To start, here are 10 phone etiquette tips for call center customer service for small businesses.

1. Be consistent.

Have everyone answer the business line consistently. If it's an inbound call, all the customer wants to know is that they got the right number. Your "hello" should be brief. Train staff to use a professional greeting that mentions the company and then their own names. "How can I help you?" is assumed, so don't waste precious time adding those five words. "Hello, Mary's Mittens, this is Becky" is sufficient.

2. Never interrupt.

Don't interrupt a complaining customer. It can be hard not to do this, but train your team to listen to the whole problem, no matter how long it takes. Even if call center employees will eventually hand off the call to another member of your staff, listening to the whole story is important so the customer feels taken care of.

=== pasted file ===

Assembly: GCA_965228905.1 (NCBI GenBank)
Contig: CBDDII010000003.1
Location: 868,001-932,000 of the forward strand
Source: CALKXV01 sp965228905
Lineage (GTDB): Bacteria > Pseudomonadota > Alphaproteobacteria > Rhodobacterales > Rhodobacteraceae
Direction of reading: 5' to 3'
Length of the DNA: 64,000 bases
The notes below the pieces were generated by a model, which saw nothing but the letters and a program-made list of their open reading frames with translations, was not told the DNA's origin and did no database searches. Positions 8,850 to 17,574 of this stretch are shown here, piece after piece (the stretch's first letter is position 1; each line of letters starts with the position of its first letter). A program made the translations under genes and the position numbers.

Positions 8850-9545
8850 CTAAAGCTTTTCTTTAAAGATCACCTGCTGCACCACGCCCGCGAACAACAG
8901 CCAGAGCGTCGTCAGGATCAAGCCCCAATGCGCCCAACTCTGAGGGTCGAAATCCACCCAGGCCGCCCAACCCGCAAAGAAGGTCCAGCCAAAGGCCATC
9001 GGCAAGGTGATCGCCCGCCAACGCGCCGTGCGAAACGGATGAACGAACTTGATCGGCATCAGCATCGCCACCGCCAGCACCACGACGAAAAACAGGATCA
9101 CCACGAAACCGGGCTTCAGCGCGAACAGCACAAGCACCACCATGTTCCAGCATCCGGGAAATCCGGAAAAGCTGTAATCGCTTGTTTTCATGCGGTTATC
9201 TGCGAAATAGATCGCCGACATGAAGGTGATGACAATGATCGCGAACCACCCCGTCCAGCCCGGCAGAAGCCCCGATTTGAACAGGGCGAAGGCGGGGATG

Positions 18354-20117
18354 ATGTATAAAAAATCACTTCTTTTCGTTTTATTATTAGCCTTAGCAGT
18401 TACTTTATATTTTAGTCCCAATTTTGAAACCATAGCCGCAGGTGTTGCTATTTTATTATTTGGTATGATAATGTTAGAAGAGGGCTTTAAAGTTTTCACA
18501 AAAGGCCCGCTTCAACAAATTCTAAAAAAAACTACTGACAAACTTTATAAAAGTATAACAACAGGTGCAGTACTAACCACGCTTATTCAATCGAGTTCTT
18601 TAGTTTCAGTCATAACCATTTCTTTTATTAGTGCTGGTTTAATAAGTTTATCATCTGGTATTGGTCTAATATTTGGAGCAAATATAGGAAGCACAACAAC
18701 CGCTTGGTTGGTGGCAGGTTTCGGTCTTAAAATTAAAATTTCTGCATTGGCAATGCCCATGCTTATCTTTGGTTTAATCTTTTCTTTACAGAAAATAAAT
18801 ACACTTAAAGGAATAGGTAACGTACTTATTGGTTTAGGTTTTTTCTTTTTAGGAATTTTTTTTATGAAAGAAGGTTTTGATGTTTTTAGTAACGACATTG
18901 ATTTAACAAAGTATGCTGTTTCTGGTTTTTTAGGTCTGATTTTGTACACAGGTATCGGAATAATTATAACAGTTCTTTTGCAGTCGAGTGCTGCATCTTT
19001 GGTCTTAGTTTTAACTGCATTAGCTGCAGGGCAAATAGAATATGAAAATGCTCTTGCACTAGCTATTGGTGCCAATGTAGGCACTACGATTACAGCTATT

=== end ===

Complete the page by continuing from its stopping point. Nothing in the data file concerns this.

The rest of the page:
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3. Get to know the hold button.

Does everyone at your company know how to use your phone system? The hold button is your friend. Never put the phone to your chest to muffle the mouthpiece so you can speak among yourselves. Clients may hear things you don't want them to hear.

4. Then get to know the transfer button.

You need to know how to transfer someone to another member of the team. Say to the client, "The best person to handle this is Jane, so I'm going to transfer you." If it's going to take time for you to locate Jane or explain the problem to her, tell the client it'll be a while. For instance, say, "It will take me about three or four minutes to get Jane up to speed, so can I please put you on hold?"

Most people will say yes. Then Jane must answer the phone with some knowledge of the problem, not starting from square one.

5. Keep customers informed.